Nearly a third of the tech jobs posted on Indeed last year were located in just eight metro areas with a population of at least 1 million. These tech hubs are much more similar than different: Six of them are on the east or west coast. All lean left politically. But only one—Raleigh, North Carolina—has a cost of living below the national average.
The southern US city, surrounded by high-research universities, has an up-and-coming entrepreneurial tech scene. And unlike San Francisco, where the median home price is around $1.3 million, in Raleigh the median listing price for houses is under to $330,000.
Despite rising labor and housing costs in the other US tech hubs, 31.7% of all new tech jobs in 2018 were located in the eight big metros identified by Indeed, up from 31.1% percent in 2017.
The high demand for specialized skills in fields like artificial intelligence and IT helps explain the fast growth of tech jobs in these hubs. Not surprisingly, Indeed found that the Bay Area, long the dominant player in tech, has the highest concentration of high-paying, rapidly expanding tech jobs such as data scientists and cloud engineers, while Washington DC has a foothold on IT and network security specialists.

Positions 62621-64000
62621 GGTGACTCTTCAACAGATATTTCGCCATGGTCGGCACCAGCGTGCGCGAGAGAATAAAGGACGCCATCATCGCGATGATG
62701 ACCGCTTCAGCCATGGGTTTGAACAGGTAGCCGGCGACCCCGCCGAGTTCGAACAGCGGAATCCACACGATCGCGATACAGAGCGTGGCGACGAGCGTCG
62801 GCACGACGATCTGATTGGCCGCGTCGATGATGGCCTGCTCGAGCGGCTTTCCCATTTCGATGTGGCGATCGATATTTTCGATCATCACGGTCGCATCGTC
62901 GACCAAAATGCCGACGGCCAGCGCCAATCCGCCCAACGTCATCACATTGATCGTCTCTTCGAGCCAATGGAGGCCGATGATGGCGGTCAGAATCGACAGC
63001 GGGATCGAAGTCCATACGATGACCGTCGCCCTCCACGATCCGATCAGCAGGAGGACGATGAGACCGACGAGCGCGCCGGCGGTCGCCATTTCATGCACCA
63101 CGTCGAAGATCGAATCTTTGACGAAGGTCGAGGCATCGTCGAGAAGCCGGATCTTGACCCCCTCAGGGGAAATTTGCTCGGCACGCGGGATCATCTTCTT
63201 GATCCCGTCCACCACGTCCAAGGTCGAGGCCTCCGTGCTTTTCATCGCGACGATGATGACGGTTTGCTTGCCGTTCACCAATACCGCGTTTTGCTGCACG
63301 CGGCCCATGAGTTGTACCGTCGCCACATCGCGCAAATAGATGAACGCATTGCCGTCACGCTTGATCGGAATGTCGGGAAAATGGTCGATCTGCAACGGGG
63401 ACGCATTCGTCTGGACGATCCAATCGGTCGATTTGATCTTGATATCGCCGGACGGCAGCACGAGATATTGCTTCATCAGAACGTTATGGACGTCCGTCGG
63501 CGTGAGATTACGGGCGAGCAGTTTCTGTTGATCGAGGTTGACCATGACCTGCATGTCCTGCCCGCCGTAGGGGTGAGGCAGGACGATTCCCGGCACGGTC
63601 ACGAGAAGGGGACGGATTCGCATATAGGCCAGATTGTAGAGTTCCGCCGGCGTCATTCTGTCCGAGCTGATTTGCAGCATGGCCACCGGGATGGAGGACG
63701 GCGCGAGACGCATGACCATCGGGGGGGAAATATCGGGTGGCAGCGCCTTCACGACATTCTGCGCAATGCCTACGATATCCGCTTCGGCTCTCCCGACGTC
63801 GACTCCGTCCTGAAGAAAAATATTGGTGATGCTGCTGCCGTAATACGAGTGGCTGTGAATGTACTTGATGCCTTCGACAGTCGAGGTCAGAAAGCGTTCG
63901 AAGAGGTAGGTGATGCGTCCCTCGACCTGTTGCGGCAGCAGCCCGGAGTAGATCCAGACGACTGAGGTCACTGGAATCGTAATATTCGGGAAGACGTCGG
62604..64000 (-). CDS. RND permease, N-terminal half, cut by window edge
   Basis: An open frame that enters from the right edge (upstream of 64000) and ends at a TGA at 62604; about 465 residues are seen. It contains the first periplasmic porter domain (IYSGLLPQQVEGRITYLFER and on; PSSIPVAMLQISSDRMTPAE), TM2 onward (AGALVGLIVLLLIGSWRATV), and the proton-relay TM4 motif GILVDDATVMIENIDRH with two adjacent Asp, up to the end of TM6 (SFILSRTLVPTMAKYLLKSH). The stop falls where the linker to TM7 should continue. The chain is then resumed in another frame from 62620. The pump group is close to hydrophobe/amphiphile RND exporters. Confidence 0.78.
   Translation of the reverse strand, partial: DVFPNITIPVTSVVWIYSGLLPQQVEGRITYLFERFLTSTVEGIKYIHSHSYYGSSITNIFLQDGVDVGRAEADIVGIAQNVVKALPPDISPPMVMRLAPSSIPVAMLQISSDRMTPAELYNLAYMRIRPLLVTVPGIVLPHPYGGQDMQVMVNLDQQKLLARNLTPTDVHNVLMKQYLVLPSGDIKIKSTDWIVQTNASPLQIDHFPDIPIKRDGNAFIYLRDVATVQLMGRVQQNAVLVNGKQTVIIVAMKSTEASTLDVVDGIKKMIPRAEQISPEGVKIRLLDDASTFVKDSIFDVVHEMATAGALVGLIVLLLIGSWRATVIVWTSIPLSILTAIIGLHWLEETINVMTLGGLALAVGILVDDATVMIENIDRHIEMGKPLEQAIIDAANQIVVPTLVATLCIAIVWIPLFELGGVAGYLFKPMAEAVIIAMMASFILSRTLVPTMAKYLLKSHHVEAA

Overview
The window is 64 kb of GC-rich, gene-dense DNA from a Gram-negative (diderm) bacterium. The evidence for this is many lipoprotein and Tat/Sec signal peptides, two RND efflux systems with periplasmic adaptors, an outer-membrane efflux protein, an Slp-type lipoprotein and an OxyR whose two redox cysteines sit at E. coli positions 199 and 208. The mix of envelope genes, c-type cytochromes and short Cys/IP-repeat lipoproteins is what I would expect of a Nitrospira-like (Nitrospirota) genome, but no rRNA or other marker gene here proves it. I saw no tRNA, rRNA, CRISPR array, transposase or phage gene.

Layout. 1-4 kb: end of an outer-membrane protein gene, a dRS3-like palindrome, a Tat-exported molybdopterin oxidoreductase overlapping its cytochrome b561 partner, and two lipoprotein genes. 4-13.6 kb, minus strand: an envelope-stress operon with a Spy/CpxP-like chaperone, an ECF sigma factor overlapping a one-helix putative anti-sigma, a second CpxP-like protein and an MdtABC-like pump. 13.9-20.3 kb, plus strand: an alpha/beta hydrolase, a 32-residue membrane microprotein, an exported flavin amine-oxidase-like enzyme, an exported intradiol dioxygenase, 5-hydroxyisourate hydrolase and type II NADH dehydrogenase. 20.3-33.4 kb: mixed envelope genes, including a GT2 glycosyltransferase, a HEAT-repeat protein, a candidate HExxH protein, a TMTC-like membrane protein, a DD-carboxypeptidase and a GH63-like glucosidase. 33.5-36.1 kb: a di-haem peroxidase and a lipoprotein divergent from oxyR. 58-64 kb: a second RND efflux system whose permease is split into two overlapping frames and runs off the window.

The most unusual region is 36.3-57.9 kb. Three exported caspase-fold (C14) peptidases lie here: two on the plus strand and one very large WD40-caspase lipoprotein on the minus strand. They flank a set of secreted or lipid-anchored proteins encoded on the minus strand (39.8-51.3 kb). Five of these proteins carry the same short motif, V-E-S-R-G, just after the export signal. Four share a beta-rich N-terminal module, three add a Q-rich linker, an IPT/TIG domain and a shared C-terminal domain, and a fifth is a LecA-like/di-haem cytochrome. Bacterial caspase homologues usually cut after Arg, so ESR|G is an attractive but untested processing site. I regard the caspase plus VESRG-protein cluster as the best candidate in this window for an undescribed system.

Overall, the tech industry accounted for 6.6% of Indeed job postings in metros with populations over 1 million, versus just 3.3% in the metros with at least a quarter million people.
The data helps illustrate how tech wealth continues to be concentrated in very few coastal towns.
But the big paychecks in these hubs are perhaps not as lucrative as they appear. While salaries are high in cities like San Francisco and Seattle, they often go straight back to exorbitant rents and $15 salads. To make their pay go farther, job seekers may want to look outside of the eight biggest hubs for more opportunities.
Smaller hubs identified by Indeed include Ann Arbor, Michigan; Durham-Chapel Hill, North Carolina; Huntsville, Alabama; Colorado Springs, Colorado; and Palm Bay-Melbourne-Titusville, Florida.
Though they lack the venture-capital funding and deep technical skills of the big hubs, the smaller tech areas, according to Indeed, tend to be more affordable and, as a group, are more diverse geographically, economically, and politically than the big hubs. Indeed notes that five of the 10 leading smaller tech hubs voted for Donald Trump over Hillary Clinton in 2016, while Clinton took each of the eight largest hubs by at least a 10-point margin.
Located near military facilities and universities, many of these smaller tech centers offer more of a mix of jobs, which can be harder to find in highly saturated tech markets. That’s great for both employers and employees who are looking for something a little different.